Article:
Within our culture, three waves crash together upon our young people: a premature media self-awareness, peer-measurement, and self-promotion, external and internal higher expectations of themselves, and a huge need for healthy mental health to have the resilience to thrive, not just survive. These young people need those they can trust, whether it be a parent, a leader, a peer who has the confidence to help them, and the faith in them to transform lives to journey beyond culture’s dictates, towards self-efficacy. VIVA GO! is a powerful tool to raise a young person’s life chances through listening, relationship and supported encouragement.  […]

TT427: Ever Increasing Circles

“When you drop a pebble into a pond, ripples spread out, changing all the water in the pool. The ripples hit the shore and rebound, bumping into one another, breaking each other apart. In some small way, the pond is never the same again.” ( Neal Shusterman) When I took on the hub leader role for Learn, Teach Lead RE Wirral group (LTLRE) I had no idea of the effect it would have on me or on the colleagues I worked with. I am in the privileged position of being the RE subject leader in a church school where CPD […]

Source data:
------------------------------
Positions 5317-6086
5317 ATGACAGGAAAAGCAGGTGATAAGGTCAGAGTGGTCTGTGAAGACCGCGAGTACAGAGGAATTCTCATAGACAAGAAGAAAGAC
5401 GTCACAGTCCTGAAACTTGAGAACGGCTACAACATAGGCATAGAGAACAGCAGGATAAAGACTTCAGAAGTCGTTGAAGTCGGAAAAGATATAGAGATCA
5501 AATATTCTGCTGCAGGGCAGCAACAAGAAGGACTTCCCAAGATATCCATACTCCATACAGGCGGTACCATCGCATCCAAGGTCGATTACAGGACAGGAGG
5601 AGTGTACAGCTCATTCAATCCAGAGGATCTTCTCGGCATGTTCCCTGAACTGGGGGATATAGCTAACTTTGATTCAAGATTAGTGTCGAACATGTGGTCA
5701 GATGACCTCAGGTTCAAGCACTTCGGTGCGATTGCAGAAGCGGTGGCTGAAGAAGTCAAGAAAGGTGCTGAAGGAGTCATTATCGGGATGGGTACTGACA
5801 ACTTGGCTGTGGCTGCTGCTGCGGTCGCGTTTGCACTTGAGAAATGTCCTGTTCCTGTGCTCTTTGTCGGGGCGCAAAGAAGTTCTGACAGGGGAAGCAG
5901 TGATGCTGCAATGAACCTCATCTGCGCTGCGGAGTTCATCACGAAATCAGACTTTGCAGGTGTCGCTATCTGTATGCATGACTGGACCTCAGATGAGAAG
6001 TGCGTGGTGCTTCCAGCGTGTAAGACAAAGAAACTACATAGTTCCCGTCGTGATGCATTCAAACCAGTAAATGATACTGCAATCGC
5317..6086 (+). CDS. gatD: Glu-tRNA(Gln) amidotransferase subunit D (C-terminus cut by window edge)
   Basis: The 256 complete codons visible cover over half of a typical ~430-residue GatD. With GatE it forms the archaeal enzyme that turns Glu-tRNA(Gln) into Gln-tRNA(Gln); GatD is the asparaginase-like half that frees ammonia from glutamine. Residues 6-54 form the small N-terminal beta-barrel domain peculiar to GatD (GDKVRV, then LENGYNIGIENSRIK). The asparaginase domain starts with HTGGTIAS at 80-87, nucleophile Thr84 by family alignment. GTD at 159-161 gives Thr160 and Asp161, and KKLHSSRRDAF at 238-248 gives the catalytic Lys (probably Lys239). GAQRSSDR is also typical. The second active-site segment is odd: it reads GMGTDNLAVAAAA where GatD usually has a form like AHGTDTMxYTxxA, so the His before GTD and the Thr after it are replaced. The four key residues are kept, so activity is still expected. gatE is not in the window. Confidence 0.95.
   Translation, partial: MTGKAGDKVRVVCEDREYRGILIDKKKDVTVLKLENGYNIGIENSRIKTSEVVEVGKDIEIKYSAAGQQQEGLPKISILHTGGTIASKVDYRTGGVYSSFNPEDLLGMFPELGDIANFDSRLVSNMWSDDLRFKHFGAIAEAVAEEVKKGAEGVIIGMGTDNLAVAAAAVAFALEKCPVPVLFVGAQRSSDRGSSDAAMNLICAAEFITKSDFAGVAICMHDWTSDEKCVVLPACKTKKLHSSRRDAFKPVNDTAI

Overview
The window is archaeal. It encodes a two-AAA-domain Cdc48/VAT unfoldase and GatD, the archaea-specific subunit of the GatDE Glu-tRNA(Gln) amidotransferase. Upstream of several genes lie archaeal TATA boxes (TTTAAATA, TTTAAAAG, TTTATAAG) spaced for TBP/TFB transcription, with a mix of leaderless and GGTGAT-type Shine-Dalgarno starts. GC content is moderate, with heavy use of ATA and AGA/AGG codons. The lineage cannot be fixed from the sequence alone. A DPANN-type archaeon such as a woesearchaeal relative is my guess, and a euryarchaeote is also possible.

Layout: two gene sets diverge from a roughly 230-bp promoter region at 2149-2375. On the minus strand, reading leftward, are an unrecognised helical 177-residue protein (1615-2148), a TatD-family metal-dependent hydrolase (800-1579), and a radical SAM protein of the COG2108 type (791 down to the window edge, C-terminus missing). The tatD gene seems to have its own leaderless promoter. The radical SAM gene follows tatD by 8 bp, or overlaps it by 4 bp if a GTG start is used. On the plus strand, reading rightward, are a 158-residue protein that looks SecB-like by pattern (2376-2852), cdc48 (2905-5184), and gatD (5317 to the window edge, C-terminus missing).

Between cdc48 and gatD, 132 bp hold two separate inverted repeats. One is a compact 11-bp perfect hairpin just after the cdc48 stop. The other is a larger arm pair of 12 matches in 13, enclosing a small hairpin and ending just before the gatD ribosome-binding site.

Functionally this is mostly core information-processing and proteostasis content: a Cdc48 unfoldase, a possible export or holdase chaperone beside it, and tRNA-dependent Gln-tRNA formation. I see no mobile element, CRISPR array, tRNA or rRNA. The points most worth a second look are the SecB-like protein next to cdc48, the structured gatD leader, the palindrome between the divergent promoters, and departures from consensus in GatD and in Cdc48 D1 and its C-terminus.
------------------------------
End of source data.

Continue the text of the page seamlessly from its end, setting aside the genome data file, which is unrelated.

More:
TT426: Cracking Christian Concepts in a Cathedral

The intention of this work is to complement the requirements of the Understanding Christianity resource produced for Church of England schools by the Church of England and RE Today in 2016. (RE Today Services works nationally and internationally to support Religious Education in schools.) The driver for the research arose from speaking with many primary school teachers when they visited the Education Department at Chester Cathedral. They spoke about this new schools’ resource, saying that they found it difficult and challenging because they did not really have a personal grasp of core Christian concepts themselves. They therefore felt ill-equipped to […]

TT425: Aren’t Sikhs and Muslims the Same?

I work in a Church of England Academy, Liverpool primary school.  My research within the school showed that Sikhism was the least understood religion, with many children being unable to distinguish between Sikhs and Muslims, despite Liverpool’s rich Sikh history and the existence of a Gurdwara only 20 minutes away from the school. I researched the key aspects of Sikhism and met with practicing Sikhs and RE coordinators within the city to develop an understanding of the key beliefs and practices within Sikhism, then produced learning resources with which to teach Sikhism to primary school pupils.